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Between Stephane Mallarme and Rene Ghil: The Impossible Desire for Poetry

Between Stephane Mallarme and Rene Ghil: The Impossible Desire for Poetry Joseph Acquisto Between Stéphane Mallarmé and René Ghil The Impossible Desire for Poetry Among those who frequented Stéphane Mallarmé's Tuesday-evening gatherings in the Rue de Rome, perhaps none caused as much controversy as poet René Ghil. Ghil began as an ardent admirer of Mallarmé's poetry, but soon their views of poetry diverged. Ghil shocked the audience of Mallarmé's admirers one Tuesday evening by openly expressing his disagreement with the Master. This incident led to estrangement between them, but not before Mallarmé had promoted Ghil's poetry and even written a preface to one of his works. In reaction to the Symbolists and Decadents, Ghil created his own "Instrumentalist School," based in large part on a serious misreading of the work of German acoustical physicist Hermann Helmholtz1 and on a much too literal reading of Rimbaud's sonnet "Voyelles."2 Ghil's own contemporaries often found his work confusing or laughable.3 Critics in the twentieth century have followed suit: even those most sympathetic to him have called his literary project "an exceptional and monstrous failure."4 Those more actively hostile to Ghil have grouped him among the "freaks" of literature. One's initial hunch, then, is that René Ghil most certainly deserves his current obscurity. http://www.deepdyve.com/assets/images/DeepDyve-Logo-lg.png French Forum University of Nebraska Press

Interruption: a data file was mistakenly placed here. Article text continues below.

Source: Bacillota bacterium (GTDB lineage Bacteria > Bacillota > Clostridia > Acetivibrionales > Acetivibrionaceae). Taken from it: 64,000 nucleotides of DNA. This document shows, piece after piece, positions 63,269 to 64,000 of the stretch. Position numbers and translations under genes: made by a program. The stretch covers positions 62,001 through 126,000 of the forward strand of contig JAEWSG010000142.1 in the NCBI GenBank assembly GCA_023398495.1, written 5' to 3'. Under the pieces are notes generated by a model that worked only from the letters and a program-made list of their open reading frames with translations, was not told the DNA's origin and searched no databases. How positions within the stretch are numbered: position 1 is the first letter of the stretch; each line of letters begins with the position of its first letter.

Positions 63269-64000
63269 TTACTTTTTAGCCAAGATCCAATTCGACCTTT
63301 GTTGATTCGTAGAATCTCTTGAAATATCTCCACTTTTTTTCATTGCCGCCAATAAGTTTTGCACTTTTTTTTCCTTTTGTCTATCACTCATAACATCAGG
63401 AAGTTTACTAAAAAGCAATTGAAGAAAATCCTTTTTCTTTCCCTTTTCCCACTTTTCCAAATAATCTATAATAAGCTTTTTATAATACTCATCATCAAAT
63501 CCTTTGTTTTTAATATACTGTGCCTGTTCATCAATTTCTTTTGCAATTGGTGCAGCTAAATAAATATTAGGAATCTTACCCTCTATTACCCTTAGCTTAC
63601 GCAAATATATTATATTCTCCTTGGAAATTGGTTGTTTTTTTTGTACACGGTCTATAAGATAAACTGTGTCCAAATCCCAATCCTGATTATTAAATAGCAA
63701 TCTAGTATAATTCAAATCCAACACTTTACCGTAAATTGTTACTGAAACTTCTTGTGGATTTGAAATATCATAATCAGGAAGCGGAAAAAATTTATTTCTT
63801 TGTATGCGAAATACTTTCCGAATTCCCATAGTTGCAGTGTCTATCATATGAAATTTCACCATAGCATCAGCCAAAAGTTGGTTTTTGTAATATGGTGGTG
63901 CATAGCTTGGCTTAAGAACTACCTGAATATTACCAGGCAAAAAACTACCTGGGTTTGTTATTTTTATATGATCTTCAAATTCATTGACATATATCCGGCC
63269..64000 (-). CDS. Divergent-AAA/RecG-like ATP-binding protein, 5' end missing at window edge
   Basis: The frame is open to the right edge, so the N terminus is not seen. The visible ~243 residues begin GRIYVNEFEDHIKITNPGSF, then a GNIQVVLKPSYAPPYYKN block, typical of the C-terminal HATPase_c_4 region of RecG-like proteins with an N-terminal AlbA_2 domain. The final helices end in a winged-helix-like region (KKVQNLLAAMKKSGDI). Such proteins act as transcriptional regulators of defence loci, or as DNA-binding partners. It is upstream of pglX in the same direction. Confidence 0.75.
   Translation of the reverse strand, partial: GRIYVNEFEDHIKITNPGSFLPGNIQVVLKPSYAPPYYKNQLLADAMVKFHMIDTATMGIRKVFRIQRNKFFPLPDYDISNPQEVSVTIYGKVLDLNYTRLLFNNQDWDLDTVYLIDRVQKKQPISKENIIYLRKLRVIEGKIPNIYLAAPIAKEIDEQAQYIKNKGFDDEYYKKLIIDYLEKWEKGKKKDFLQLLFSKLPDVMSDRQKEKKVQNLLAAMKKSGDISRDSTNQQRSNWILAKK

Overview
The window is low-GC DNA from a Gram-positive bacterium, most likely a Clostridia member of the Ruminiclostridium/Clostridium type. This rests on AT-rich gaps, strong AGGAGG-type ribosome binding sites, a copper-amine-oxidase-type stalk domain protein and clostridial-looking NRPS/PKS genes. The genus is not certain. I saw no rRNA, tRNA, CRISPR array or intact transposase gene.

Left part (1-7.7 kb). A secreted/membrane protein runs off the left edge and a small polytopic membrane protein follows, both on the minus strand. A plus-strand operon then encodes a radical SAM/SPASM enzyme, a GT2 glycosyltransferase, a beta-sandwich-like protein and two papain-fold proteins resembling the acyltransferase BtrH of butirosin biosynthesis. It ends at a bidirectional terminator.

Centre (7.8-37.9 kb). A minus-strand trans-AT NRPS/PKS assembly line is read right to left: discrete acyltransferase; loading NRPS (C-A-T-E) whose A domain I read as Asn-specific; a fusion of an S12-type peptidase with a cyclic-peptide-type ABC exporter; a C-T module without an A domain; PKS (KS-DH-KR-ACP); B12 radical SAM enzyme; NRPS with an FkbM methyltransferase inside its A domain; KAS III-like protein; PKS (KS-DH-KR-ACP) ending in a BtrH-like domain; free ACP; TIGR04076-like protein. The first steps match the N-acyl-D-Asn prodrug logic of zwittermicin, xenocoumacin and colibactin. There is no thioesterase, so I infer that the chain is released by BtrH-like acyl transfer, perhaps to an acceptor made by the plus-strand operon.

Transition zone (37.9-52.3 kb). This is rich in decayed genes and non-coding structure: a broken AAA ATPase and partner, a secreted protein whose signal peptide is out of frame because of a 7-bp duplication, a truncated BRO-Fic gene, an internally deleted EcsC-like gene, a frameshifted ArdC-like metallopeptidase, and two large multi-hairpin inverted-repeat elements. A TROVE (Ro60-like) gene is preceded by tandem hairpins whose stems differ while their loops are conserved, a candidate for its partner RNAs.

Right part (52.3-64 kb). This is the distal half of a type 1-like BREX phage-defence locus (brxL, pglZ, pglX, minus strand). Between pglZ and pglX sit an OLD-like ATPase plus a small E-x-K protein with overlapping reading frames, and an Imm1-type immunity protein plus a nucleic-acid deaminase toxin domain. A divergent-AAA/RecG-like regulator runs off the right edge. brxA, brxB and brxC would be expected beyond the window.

Between Stephane Mallarme and Rene Ghil: The Impossible Desire for Poetry

French Forum , Volume 29 (3) – Feb 3, 2004

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Publisher
University of Nebraska Press
Copyright
Copyright © 2005 by French Forum, Inc.
ISSN
1534-1836
Publisher site
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Abstract

Joseph Acquisto Between Stéphane Mallarmé and René Ghil The Impossible Desire for Poetry Among those who frequented Stéphane Mallarmé's Tuesday-evening gatherings in the Rue de Rome, perhaps none caused as much controversy as poet René Ghil. Ghil began as an ardent admirer of Mallarmé's poetry, but soon their views of poetry diverged. Ghil shocked the audience of Mallarmé's admirers one Tuesday evening by openly expressing his disagreement with the Master. This incident led to estrangement between them, but not before Mallarmé had promoted Ghil's poetry and even written a preface to one of his works. In reaction to the Symbolists and Decadents, Ghil created his own "Instrumentalist School," based in large part on a serious misreading of the work of German acoustical physicist Hermann Helmholtz1 and on a much too literal reading of Rimbaud's sonnet "Voyelles."2 Ghil's own contemporaries often found his work confusing or laughable.3 Critics in the twentieth century have followed suit: even those most sympathetic to him have called his literary project "an exceptional and monstrous failure."4 Those more actively hostile to Ghil have grouped him among the "freaks" of literature. One's initial hunch, then, is that René Ghil most certainly deserves his current obscurity.

Journal

French ForumUniversity of Nebraska Press

Published: Feb 3, 2004

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